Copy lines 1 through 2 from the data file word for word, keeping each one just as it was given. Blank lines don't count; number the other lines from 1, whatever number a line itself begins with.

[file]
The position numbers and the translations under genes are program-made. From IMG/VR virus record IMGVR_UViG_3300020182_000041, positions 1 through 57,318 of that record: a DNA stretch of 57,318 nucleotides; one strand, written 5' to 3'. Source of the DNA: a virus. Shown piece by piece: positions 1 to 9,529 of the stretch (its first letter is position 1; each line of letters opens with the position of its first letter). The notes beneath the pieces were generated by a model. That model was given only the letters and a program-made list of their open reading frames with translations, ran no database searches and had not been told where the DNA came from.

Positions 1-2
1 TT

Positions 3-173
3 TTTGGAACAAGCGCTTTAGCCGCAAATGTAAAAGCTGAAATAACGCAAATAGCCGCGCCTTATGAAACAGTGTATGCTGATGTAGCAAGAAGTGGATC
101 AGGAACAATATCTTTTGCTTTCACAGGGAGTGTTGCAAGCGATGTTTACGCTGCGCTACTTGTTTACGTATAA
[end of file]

The position numbers and the translations under genes are program-made. From IMG/VR virus record IMGVR_UViG_3300020182_000041, positions 1 through 57,318 of that record: a DNA stretch of 57,318 nucleotides; one strand, written 5' to 3'. Source of the DNA: a virus. Shown piece by piece: positions 1 to 9,529 of the stretch (its first letter is position 1; each line of letters opens with the position of its first letter). The notes beneath the pieces were generated by a model. That model was given only the letters and a program-made list of their open reading frames with translations, ran no database searches and had not been told where the DNA came from.

Positions 1-2